That sentiment was shared by Caranci, who added that many economists have also underestimated inflation. “How far are they behind the curve is yet to be revealed,” she said. “We have four hikes embedded in our forecast for the Bank of Canada and the Federal Reserve. It’s a question of whether we have to go more and/or faster [when hiking rates] and that could destabilize confidence. That is a risk factor going forward.”

When it comes to market volatility, expect a bumpy year

“The fundamentals at the end of the day drive the market,” said Sykes. “We are in a global pandemic. We’re not sure if there’s going to be a new variant. And how will central banks respond?”

An accurate forecast may lead to a smoother ride, said Sykes, but he added that central banks seem to be behind the curve, which could result in a need to raise interest rates a little faster or a little more than anticipated. “Can they thread the needle so that you raise interest rates just enough but not too much? That is a real concern and that’s what the equity market is watching every day,” he said.

Beware the unknown variables

“Inflation volatility continues to be a wild card,” Craig cautioned, “but the things that I think are a bit more disconcerting, [are] the geopolitical aspects of what’s happening in Eastern Europe in terms of the brinkmanship between Russia and NATO and the West. That doesn’t seem to be cooling off. That’s a real risk in the market and one that has been fairly underpriced, particularly in European assets and the euro.”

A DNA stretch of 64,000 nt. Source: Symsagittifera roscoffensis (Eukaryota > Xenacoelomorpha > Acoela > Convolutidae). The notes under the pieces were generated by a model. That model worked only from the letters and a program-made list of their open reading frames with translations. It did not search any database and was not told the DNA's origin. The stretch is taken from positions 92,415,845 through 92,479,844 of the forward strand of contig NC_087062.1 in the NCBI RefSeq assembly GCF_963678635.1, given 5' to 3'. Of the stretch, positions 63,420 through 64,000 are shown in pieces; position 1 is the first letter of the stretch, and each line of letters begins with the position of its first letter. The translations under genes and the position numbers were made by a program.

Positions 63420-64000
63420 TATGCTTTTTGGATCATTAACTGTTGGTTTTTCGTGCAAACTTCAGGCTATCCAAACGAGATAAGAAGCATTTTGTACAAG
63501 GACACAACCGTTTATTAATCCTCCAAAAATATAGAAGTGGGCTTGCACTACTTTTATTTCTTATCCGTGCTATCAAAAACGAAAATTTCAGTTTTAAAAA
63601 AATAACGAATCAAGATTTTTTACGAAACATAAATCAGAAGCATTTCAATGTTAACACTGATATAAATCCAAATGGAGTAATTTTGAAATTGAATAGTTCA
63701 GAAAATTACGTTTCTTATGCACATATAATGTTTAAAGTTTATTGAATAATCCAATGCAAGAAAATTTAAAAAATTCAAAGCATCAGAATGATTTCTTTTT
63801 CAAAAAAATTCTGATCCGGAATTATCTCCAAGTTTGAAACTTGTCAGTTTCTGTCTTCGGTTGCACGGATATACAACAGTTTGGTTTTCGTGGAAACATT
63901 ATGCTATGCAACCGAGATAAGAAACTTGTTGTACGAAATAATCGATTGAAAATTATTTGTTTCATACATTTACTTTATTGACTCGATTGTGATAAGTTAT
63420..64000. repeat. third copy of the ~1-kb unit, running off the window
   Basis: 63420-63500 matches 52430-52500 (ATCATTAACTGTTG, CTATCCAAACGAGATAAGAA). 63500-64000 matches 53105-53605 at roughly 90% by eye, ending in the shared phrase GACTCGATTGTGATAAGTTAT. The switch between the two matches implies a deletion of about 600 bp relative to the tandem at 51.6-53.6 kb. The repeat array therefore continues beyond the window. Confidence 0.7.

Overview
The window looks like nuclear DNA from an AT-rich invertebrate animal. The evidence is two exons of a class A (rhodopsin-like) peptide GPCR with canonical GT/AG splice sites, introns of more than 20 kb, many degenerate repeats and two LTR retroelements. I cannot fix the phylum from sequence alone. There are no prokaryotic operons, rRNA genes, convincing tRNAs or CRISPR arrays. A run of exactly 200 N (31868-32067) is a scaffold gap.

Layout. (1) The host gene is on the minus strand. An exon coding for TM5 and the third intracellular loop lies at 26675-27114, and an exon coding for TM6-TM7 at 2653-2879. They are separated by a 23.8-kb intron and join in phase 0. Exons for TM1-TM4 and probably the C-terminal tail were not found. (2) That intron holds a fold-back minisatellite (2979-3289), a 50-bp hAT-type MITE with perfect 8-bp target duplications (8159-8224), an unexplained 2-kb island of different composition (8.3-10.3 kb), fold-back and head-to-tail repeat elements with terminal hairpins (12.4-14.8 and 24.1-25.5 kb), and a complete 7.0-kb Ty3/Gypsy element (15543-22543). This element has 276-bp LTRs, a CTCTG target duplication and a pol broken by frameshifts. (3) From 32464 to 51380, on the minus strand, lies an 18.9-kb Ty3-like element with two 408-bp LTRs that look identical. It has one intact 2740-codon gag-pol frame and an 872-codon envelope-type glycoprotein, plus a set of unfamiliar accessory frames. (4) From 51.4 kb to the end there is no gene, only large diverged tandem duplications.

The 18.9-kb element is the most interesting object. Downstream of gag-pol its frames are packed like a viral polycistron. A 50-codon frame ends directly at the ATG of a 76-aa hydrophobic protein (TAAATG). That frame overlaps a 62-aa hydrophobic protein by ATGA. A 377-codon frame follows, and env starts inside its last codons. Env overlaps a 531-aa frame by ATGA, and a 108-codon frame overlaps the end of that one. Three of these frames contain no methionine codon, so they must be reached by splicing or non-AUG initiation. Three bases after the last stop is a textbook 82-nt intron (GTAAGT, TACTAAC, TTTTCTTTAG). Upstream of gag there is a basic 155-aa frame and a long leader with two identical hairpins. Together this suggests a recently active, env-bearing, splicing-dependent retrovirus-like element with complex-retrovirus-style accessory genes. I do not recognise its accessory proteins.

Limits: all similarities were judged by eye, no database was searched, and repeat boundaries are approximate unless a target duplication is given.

Craig also pointed out that while higher oil prices might be good for the energy sector, companies that have exposure to energy prices might be negatively impacted.

“If you own energy stocks and it goes through US$100 [per barrel] it’s great, but it is a headwind to growth,” he said. “Higher energy prices can serve almost as a tax on growth. Companies that use a lot of energy will be hurt by that. That is something that is not fully appreciated in the market. In terms of energy, if it hits US$100 that might be one thing, but if it moves to US$120 or US$130, that might be destabilizing to the market.”

Is your portfolio prepared?

Destabilizing factors can wreak havoc on a portfolio. One way you can help protect yourself is by building an investment strategy that isn’t reactionary or based on market swings, said Brad Simpson, Chief Wealth Strategist for TD Wealth, who works with advisors and clients on portfolio management.

“There is a difference between investment and speculation,” said Simpson, adding that when you look at the year ahead you may not know what’s going to happen, but you can still have a process for how you make decisions.

“Having a philosophy makes a ton of sense,” he said. “Here at TD Wealth, we follow something called risk priority management. And that defines a consistent way of thinking.”

When you decide what your goals and objectives are and invest up against those, “that takes a lot of the noise away.”

It’s critical, he says, to be clear on what your immediate, mid-term and long-term goals are and to build a portfolio based on those goals.

“Then suddenly, your measuring stick changes,” he said. “The longer your time horizon is, the much better the return is meant to be and much more positive it’s [likely] going to be.”